With that, pseudonymous forum user ‘Monkeyyy’ just might have summed up the sentiment surrounding a forthcoming cryptocurrency called “grin.” Rising to renown last year as the first software implementation for a code proposal known as MimbleWimble, the idea is to start a new blockchain that has better scale and privacy than bitcoin.
That concept has won praise from developers who are normally wary of new ideas, namely because many of them don’t turn out as great as promised (or otherwise devolve into get-rich-quick-schemes). But rather than coding their own solutions, grin’s contributors are all about adopting technology that’s been reviewed and approved by a circle of experts.
As the team wades into their second test stage, preparing to launch a working payment system, they’ve been among the first to implement Schnorr, Bulletproofs and Dandelion, all promising technologies originally intended to improve bitcoin’s scale and privacy, but that just haven’t made it into the hard-to-change cryptocurrency just yet.
Lead grin developer Igno Peverell, named after an obscure Harry Potter character, told CoinDesk:
“Testnet 2 was and is likely to stay our largest release in terms of new technology.”
It’s also ambitious. In turning MimbleWimble into a real, working software for payments, the developer team behind grin has added features that have been years in the making.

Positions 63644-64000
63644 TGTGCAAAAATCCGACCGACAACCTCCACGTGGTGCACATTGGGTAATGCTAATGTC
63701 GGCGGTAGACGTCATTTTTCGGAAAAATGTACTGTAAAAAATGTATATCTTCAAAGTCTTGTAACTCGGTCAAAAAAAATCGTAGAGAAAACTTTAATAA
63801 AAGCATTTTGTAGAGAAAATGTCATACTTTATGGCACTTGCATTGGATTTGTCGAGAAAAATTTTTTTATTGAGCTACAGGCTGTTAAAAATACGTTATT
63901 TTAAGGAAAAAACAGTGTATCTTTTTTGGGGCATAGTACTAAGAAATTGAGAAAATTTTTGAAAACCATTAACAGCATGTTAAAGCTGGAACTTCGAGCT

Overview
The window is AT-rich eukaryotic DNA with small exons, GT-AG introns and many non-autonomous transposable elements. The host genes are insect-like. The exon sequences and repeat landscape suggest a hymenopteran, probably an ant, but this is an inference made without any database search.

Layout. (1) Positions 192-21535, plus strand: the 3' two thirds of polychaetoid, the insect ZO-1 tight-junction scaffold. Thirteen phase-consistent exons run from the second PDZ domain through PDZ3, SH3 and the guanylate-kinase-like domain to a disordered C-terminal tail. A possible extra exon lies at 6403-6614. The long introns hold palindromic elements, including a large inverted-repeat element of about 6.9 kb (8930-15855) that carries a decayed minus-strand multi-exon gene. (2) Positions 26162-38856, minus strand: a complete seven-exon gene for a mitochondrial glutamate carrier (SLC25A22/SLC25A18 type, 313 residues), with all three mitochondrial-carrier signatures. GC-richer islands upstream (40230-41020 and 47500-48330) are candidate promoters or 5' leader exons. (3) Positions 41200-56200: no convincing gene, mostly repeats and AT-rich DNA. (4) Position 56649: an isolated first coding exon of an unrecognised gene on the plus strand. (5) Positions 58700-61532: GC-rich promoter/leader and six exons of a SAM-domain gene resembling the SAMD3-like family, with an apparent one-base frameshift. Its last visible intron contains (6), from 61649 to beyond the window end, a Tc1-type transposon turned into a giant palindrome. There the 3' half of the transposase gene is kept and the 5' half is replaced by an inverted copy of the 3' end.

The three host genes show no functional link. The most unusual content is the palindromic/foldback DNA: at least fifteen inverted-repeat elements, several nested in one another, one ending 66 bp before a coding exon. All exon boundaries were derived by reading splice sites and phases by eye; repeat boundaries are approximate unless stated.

“Signature aggregation,” for instance, has been in the works for bitcoin since 2014 and is one of its most highly anticipated code changes. Pioneered by Bitcoin Core contributor Pieter Wuille, the project “MuSig” has the potential to lump signature data together and free up space in the blockchain.
A working prototype has already been implemented, though it’s unclear when it will be added to bitcoin and if the community will ultimately embrace the change.
Therein lies one advantage of grin, which is more quickly putting such ideas to the test with real value.
Bitcoin is a living payment system, so developers and the community are particularly cautious when making changes that could be dangerous to its users.
“Bitcoin developers have working implementations of MuSig, but deploying it on the mainnet will take time. Actually, it must absolutely not be rushed,” said cryptography expert Yannick Seurin, who’s been helping with the cryptography behind MuSig at cybersecurity agency ANSSI.
But grin is launching a blockchain from scratch, so it’s easier for the developer team to adopt sweeping changes – at least while the blockchain is still small.
“Since Grin is more experimental, they can afford testing newer primitives such as MuSig,” Seurin continued.
It’s worth noting though that in grin, signature aggregation plays a much more fundamental role. Unlike bitcoin, grin uses signature aggregation by default in transactions to remove data bitcoin normally has to keep to preserve the security of transactions.
Then there’s bulletproofs, a breakthrough privacy technology unveiled by bitcoin developers late last year…